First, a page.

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State issues fish advisories

The state health department announced Tuesday it was expanding its list of fish consumption advisories sites to include three new areas in Covington County — the Gantt reservoir, Pt. A reservoir and Patsaliga Creek.

Each year, the Alabama Department of Public Health (ADPH) updates fish consumption advisories based on data collected the preceding fall by the Alabama Department of Environmental Management (ADEM). ADEM collected samples of specific fish species from various bodies of water throughout the state during the fall of 2008. ADPH assessed the analytical results to determine whether any of the tested contaminants in the fish could give rise to potential human health effects.

“Fish are good indicators of the health of a body of water,” said Terry Kyzar, environmental supervisor at the Covington County Health Department. “But this news shouldn’t make people panic. They should just be aware ADEM tested for 30 different contaminants, and in our case, some of our waterways tested for mercury in largemouth bass.”

Kyzar said the three new site additions can be attributed to new testing regulations recently implemented by the state health department, which are four times more stringent than older practices.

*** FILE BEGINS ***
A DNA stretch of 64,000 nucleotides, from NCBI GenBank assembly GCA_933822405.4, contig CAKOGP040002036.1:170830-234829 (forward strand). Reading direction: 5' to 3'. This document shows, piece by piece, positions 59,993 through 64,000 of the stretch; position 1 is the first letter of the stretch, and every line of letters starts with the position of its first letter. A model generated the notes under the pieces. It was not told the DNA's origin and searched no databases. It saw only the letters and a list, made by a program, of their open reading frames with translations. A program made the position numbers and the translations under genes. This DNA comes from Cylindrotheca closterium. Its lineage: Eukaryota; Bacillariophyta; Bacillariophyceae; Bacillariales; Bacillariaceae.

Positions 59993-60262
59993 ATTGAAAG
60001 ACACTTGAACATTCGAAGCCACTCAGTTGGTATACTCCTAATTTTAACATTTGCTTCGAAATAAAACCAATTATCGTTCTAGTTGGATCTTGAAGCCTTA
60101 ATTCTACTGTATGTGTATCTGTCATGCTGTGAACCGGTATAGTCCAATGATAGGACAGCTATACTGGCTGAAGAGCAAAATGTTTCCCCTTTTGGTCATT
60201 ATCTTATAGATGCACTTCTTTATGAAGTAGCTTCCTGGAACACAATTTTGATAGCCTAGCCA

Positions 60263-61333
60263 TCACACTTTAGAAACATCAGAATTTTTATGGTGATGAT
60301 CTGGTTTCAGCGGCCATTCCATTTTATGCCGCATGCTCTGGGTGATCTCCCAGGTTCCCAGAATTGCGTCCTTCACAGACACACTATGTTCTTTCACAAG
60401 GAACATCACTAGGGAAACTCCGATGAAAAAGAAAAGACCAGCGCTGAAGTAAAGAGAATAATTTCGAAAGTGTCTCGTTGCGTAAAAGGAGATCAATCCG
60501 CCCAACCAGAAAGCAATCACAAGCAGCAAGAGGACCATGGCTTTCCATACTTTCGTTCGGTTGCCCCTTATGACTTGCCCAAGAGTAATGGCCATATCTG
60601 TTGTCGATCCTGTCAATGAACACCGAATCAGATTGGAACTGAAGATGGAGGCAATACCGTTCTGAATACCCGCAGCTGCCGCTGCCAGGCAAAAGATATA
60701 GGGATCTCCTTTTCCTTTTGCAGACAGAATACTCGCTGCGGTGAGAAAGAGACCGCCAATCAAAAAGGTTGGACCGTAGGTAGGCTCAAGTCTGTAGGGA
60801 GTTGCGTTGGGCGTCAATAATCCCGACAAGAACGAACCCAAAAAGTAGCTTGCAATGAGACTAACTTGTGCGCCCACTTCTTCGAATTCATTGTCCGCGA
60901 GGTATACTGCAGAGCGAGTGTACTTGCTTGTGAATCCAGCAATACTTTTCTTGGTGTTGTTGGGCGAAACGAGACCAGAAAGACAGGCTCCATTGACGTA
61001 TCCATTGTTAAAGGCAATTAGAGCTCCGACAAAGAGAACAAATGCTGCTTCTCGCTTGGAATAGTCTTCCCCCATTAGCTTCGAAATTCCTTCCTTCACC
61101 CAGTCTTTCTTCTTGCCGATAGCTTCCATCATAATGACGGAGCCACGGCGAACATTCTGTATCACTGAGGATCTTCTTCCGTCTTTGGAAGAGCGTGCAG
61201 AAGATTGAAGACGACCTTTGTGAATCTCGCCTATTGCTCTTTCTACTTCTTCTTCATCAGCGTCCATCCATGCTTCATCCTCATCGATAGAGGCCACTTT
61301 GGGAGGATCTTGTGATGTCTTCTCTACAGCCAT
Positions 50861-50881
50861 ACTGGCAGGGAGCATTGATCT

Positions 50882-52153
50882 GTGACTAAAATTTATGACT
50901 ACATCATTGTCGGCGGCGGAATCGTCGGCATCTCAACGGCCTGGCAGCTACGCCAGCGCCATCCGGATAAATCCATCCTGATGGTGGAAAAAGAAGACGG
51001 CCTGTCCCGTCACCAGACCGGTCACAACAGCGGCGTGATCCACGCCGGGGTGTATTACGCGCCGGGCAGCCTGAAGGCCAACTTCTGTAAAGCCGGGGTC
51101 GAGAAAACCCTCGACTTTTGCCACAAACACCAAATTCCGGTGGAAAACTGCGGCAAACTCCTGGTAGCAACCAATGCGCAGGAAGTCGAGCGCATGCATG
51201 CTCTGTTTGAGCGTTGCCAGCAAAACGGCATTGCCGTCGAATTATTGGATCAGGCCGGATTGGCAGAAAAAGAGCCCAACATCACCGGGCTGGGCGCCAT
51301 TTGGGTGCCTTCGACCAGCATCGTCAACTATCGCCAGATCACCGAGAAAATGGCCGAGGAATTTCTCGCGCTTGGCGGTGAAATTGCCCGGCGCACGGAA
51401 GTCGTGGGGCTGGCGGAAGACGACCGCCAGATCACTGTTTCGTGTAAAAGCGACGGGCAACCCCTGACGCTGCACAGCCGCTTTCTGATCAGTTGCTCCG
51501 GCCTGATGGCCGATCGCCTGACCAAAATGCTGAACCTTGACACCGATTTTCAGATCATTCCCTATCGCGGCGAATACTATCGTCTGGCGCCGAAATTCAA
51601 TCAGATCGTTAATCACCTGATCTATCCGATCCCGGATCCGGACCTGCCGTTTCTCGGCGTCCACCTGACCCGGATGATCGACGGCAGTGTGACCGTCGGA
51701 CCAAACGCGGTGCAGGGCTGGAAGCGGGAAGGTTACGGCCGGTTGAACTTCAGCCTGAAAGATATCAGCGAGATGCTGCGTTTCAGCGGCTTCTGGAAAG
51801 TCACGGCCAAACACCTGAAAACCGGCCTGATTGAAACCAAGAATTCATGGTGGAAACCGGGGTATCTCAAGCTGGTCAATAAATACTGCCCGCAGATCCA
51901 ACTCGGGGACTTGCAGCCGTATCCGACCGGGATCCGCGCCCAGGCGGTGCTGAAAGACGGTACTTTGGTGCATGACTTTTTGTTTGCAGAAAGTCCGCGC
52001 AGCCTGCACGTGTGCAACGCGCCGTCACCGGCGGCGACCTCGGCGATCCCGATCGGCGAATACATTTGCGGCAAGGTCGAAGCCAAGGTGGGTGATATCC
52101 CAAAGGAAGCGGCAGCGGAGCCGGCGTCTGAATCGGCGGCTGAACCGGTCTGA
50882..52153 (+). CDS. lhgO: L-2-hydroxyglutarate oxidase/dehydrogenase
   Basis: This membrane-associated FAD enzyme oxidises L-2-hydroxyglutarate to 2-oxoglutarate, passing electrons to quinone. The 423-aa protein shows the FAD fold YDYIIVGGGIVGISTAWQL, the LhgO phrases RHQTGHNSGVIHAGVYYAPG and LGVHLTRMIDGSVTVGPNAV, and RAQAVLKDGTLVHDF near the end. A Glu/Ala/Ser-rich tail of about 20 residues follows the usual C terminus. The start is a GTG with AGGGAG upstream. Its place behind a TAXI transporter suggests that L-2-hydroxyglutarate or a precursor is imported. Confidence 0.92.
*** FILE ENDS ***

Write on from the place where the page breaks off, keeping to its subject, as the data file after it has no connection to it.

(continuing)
“So really the conditions haven’t changed (at the waterways),” he said. “It’s just that testing has become more strict.”

Health officials aren’t sure how mercury got into the waterways, but Kyzar said scientists speculate it was because it naturally occurs in the soil or it was leached from the air by rainfall.

Also, advisories from previous years are still active. Those advisories affect bass caught from Opp’s Frank Jackson Lake and Lightwood Knot Creek, Florala’s Lake Jackson and a portion of the Yellow River at the County Road 4 bridge crossing, 1.5 miles upstream of the Alabama-Florida state line.

“Fish consumption advisories are issued for specific bodies of water and specific species taken from those areas,” Kyzar said. “In reservoirs, advisories apply to waters as far as a boat can be taken upstream in a tributary, that is, to full pool elevations, which means that the mercury is contained to that specific location and to that specific species of fish.”

For Covington County’s affected waterways, consumption of largemouth bass is limited to one meal per month. Additionally, spotted bass caught in the area of the County Road 4 bridge on the Yellow River is also affected.

A meal portion consists of 6 ounces of cooked fish or 8 ounces of raw fish, Sass said.

Covington County’s six affected areas are among 54 “consumption advisories” issued around the state.

For a complete list of consumption advisories, see ADPH’s Web site at www.adph.org.